Background: Variation in the characteristics of irritable bowel syndrome pa
tients recruited for clinical trials from different sources could affect th
eir response and the generalizability of trial results.
Aim: To describe and compare the characteristics of three different groups
of irritable bowel syndrome patients recruited into a 'mock clinical trial.
Methods: We enrolled 245 irritable bowel syndrome patients from three sourc
es: (i) 121 from British primary practitioners; (ii) 72 from California new
spaper advertisements; and (iii) 52 from a California gastroenterologist's
practice. We obtained demographic, clinical, and Hospital Anxiety and Depre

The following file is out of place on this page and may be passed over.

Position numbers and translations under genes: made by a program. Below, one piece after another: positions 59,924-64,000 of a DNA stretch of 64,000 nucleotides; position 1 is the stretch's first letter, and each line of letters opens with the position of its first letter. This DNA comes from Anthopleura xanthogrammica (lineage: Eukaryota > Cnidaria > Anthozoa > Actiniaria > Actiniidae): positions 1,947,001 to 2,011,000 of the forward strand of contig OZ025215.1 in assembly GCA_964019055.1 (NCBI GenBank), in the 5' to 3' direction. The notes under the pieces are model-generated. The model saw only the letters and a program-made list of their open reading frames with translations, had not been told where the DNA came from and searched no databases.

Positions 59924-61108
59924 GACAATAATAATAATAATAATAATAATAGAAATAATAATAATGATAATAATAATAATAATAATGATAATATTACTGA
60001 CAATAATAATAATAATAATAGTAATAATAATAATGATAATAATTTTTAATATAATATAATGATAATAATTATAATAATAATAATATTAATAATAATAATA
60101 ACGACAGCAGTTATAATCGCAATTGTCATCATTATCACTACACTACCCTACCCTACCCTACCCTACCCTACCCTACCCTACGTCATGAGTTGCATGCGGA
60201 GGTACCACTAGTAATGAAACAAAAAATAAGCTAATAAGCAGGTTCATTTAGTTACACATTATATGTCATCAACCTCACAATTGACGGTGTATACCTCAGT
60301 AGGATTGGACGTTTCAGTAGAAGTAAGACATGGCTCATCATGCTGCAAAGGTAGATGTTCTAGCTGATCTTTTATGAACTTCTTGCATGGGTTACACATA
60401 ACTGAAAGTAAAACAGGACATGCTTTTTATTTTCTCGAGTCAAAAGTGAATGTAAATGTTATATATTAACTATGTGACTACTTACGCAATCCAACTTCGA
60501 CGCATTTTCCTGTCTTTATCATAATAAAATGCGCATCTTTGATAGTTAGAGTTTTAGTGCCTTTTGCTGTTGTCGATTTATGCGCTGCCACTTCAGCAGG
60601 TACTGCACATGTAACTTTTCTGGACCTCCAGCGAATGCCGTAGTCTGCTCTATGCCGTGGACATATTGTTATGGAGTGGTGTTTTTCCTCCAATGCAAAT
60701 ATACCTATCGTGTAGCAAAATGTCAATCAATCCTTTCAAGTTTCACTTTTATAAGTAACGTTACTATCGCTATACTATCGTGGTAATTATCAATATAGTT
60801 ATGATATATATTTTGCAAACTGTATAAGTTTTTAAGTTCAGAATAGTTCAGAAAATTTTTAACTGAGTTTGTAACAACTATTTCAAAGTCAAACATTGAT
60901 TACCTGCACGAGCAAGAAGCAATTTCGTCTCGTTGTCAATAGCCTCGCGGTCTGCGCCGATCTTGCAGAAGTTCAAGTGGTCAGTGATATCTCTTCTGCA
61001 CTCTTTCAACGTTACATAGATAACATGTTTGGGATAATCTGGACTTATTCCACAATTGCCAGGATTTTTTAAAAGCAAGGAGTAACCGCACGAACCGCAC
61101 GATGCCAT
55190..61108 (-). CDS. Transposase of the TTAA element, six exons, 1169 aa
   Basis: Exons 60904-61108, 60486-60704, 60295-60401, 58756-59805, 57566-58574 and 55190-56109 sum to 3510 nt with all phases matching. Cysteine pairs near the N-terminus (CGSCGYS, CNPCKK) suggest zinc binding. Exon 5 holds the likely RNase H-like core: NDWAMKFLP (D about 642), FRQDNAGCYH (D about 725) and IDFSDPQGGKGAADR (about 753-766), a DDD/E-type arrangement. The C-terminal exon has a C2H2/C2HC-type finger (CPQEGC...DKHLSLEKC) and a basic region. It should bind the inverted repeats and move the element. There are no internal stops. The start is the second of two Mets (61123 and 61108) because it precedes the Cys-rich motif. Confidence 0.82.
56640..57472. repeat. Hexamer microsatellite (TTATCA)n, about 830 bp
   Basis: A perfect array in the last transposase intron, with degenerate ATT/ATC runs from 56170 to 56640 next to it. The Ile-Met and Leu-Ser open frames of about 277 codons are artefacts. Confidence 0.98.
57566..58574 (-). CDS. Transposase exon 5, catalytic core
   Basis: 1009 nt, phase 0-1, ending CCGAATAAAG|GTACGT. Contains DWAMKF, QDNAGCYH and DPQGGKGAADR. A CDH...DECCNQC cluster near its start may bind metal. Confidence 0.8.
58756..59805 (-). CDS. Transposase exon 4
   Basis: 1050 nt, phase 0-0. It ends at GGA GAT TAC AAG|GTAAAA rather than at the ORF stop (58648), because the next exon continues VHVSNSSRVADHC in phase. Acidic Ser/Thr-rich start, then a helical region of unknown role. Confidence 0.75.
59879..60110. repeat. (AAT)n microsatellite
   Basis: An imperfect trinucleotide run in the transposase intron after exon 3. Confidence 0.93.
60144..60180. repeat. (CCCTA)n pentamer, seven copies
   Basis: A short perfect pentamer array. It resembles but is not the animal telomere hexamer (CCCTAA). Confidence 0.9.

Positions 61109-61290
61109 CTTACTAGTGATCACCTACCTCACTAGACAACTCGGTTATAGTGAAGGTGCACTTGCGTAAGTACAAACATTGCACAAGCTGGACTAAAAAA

ssion (HAD) Scale data.
Results:Most patients were young to middle-aged women; the majority reporte
d symptoms for > 5 years in all three groups. Subject characteristics varie
d among the groups. Typically, primary care patients were anxious, smokers
and daily alcohol drinkers who had sought care recently for irritable bowel
syndrome and tried antispasmodic drugs. Their symptoms were intermediate i
n severity between those of the other two groups. Advertisement subjects we
re the oldest, most highly educated, most often depressed, and were least l
ikely to have sought care recently for symptoms, which were almost uniforml
y only moderate in severity. Gastroenterologist patients tended to be anxio
us and had nearly all sought care recently for symptoms, which were the mos
t severe and most likely to include all three pain-related Rome I criteria.
Conclusion: Recruitment methodology affects important characteristics of an
irritable bowel syndrome study group.